8. Check your junk email folder often. Many businesses and school districts automatically send legitimate emails directly to junk mail. If you make it a practice to check your junk mail folder at least once a day, you won’t miss an opportunity to communicate with a parent or a client because of this automated system.

Add your rules! Let’s get a standard going!

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6 responses to “Off Topic? Emails and Professionalism

  1. If you asked me to do something, I will send you a quick ‘done’ or ‘ok’ e-mail when I’ve completed the task. PLEASE don’t feel the need to ‘Reply’ to that… It just needlessly fills up my e-mail box, wastes my time, and yours (though you probably have nothing better to do if you’re reaching that level of responding! LOL)

    Unless ABSOLUTELY NECESSARY, please delete the text when you hit the ‘Reply’ button. This is especially true if your e-mail goes into a Google Group or listserv. Yes, I DO SO enjoy scrolling, scrolling, scrolling…..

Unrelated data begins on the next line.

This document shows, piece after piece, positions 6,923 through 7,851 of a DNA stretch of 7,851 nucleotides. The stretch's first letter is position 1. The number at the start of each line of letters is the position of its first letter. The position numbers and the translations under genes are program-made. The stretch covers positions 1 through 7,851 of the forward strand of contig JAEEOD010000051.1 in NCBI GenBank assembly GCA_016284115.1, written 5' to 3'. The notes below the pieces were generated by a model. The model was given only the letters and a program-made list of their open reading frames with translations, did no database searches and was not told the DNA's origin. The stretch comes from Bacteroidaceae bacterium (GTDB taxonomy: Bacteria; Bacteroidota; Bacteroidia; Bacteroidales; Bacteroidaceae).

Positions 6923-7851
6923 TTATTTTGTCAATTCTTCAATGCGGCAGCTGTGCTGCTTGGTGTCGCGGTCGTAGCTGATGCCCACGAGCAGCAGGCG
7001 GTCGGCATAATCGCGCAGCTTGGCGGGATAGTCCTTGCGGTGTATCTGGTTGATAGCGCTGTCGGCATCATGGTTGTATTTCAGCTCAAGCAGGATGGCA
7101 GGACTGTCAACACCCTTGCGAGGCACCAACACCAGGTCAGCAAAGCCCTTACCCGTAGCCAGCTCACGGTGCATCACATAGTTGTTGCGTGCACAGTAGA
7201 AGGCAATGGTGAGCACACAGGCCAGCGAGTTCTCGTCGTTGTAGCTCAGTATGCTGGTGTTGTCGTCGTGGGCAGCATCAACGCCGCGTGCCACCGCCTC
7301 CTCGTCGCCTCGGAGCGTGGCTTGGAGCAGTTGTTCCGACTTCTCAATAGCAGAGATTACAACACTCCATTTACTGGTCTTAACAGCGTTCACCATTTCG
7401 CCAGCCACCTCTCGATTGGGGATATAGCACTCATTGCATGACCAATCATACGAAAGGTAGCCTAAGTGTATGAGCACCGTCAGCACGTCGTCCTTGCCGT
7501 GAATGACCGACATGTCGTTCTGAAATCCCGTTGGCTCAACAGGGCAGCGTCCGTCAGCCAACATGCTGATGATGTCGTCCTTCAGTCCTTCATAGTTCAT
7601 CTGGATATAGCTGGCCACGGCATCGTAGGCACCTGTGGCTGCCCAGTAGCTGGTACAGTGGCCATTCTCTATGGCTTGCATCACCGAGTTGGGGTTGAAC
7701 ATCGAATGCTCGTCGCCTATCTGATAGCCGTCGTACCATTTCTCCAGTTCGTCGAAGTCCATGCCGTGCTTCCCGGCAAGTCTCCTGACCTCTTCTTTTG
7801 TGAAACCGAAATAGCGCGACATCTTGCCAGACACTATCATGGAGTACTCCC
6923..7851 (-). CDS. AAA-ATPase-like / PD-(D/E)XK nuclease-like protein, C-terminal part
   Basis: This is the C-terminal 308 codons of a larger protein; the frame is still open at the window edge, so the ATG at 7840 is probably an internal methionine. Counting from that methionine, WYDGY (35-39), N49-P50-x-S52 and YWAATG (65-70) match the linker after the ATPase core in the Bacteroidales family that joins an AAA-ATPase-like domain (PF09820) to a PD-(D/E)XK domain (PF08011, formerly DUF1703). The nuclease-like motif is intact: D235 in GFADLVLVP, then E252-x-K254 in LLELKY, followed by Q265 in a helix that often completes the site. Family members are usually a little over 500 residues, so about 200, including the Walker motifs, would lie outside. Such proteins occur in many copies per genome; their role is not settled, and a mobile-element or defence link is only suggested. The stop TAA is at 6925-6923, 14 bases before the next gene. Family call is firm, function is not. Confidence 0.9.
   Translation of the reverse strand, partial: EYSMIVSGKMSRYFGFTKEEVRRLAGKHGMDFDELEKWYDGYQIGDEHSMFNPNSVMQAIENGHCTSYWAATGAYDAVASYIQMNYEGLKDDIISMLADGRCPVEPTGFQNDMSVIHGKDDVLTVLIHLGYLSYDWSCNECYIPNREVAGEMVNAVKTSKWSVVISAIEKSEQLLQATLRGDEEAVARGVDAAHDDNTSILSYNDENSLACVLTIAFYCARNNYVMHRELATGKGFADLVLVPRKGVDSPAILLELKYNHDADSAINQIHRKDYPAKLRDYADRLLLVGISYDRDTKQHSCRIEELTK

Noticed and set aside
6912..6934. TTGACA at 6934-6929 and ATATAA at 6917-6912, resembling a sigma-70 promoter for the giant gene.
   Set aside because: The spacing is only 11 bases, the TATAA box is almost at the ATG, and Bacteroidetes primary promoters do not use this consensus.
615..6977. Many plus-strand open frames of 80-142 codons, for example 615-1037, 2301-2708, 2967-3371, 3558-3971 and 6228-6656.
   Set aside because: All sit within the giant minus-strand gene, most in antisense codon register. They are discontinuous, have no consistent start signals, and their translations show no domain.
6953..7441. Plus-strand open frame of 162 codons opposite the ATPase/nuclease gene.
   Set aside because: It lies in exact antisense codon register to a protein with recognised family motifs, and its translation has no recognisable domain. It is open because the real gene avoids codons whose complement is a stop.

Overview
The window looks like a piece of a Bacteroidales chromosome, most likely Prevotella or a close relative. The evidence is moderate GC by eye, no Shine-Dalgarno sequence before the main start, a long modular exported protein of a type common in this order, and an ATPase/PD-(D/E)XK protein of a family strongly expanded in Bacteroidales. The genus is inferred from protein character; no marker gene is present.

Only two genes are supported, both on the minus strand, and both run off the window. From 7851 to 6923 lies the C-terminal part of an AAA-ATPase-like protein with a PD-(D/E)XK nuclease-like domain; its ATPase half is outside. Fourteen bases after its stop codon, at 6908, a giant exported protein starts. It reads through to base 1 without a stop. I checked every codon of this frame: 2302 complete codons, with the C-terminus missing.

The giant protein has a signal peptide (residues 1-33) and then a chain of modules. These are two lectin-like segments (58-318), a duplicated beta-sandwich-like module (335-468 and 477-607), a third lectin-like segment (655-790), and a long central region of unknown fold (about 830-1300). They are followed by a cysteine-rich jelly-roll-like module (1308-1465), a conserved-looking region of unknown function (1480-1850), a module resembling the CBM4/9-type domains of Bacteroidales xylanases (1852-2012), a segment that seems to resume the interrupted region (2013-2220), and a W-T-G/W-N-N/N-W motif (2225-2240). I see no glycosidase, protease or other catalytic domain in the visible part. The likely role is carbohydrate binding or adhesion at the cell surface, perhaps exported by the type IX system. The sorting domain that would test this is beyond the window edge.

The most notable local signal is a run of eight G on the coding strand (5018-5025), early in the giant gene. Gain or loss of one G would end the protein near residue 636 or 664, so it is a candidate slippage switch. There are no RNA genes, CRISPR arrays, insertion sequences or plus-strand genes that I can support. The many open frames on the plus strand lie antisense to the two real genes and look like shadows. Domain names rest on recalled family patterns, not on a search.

Keep the Subject line and the content aligned. If you start a new topic when you hit ‘Reply’ then PLEASE ‘Edit’ the Subject line.

    Unless I’m a VERY close friend or you checked with me, PLEASE don’t forward me any jokes, tasteless images, or urban legends. I’d much rather spend the time plucking hairs out of my nose (no, really! LOL….’joking!!!’).

    And if you didn’t already realize it, you better make note of this somewhere…If you send me an e-mail and you ‘bcc’ someone else, IF I do a ‘Reply to All’, guess what? We’ll ALL be able to see who the ‘bcc’er is! Your best bet is to NOT ‘bcc’ anyone, but do a separate e-mail to that individual.

    Hmmmm….geez, I could have done a whole blog post on this as well. Thanks, Cel!

  2. Lots of good suggestions here. Sorry you are having trouble getting your co workers to use email communications. I have had similar rants myself.